A Pulitzer Prize winner, an Academy Fellowship winner, and the first black woman appointed as consultant in poetry to the Library of Congress, Gwendolyn Brooks was—and continues to be—an outstanding voice in the world of contemporary American poetry. Brooks, who was awarded countless literary honors in her lifetime, was known for writing poems that captured a cross-section of everyday life in her hometown of Chicago. In sonnets, ballads, epic poems, and more, Brooks captured the lives, speech, and perspectives of people as varied as those she encountered in her city, and was particularly known for her interrogation of race relations and class.

This year marks Brooks’s centennial, and to celebrate, we’ve created this new collection of essays, audio, and poems by and about Brooks.

poem

Ghazal: America the Beautiful

Do you remember our earnestness our sincerity
in first grade when we learned to sing America

The Beautiful along with the Star-Spangled Banner
and say the Pledge of Allegiance to America

We put our hands over our first grade hearts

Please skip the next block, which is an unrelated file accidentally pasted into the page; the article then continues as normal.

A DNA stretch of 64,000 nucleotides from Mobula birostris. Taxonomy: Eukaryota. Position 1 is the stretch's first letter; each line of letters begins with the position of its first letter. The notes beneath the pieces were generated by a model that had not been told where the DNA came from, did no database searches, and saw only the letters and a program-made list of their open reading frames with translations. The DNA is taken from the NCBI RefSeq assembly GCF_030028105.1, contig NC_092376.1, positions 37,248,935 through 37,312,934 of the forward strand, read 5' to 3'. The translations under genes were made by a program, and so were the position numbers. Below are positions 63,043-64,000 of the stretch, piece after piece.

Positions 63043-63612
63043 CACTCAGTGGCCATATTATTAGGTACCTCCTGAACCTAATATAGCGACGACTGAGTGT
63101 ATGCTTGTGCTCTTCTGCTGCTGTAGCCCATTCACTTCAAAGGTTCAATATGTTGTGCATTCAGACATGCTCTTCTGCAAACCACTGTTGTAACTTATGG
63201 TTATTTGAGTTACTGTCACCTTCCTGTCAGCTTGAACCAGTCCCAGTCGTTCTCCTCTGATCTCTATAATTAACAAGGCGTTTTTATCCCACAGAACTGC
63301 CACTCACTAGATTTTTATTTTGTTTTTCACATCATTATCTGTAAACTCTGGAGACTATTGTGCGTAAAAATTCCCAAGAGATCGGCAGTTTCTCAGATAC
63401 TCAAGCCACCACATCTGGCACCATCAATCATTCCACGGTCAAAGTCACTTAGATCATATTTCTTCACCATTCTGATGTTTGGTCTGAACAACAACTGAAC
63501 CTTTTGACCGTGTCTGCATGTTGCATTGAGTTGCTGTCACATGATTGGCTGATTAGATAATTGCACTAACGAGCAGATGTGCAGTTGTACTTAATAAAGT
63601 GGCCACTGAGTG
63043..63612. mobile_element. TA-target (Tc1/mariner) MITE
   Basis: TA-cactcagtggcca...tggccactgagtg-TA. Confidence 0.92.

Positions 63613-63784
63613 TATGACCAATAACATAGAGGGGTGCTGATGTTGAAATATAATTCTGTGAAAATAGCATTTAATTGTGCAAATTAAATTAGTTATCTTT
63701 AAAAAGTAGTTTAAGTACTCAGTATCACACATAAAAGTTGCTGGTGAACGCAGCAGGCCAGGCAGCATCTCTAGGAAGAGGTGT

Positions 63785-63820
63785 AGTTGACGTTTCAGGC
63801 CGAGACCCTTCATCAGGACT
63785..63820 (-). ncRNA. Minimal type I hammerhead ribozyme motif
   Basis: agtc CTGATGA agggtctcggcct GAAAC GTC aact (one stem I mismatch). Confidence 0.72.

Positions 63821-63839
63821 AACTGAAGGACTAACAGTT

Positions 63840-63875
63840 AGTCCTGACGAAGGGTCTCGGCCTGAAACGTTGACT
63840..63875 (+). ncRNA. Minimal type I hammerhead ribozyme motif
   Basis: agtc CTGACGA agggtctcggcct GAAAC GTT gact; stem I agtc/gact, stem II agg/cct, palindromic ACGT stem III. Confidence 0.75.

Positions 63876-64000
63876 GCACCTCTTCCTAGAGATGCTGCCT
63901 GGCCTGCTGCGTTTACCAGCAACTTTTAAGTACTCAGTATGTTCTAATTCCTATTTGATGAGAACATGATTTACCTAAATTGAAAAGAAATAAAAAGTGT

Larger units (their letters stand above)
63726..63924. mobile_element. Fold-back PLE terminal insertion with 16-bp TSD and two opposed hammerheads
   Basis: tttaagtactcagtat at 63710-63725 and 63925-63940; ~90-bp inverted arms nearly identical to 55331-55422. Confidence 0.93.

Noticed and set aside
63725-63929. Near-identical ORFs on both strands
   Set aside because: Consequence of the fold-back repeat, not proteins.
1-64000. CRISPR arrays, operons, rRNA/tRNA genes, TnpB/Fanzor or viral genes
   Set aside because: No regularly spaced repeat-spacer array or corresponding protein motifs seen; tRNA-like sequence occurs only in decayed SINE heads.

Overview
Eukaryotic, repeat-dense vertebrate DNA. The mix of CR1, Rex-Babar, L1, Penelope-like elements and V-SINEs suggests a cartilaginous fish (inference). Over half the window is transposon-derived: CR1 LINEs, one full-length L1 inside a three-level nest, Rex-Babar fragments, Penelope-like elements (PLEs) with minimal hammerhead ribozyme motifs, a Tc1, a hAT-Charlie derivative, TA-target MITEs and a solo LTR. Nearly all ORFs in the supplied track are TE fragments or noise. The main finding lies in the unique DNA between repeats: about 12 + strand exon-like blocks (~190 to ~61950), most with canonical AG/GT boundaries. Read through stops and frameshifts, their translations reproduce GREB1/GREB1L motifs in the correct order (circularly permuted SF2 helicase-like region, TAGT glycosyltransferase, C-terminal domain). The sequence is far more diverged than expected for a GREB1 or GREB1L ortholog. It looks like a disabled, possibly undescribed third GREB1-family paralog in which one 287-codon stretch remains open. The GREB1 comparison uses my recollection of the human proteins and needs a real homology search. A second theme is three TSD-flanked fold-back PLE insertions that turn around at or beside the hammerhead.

we felt proud to be citizens of America

I said One Nation Invisible until corrected
maybe I was right about America

School days school days dear old Golden Rule Days
when we learned how to behave in America

What to wear, how to smoke, how to despise our parents
who didn’t understand us or America

Only later learning the Banner and the Beautiful
live on opposite sides of the street in America

Only later discovering the Nation is divisible
by money by power by color by gender by sex America

We comprehend it now this land is two lands
one triumphant bully one still hopeful America

Imagining amber waves of grain blowing in the wind
purple mountains and no homeless in America

Sometimes I still put my hand tenderly on my heart
somehow or other still carried away by America

Alicia Ostriker
2016
AASL Best Website for Teaching & Learning
poem

We Real Cool

                   THE POOL PLAYERS. 
                   SEVEN AT THE GOLDEN SHOVEL.



We real cool. We
Left school. We

Lurk late. We
Strike straight. We

Sing sin. We
Thin gin. We

Jazz June. We
Die soon.

Gwendolyn Brooks
1960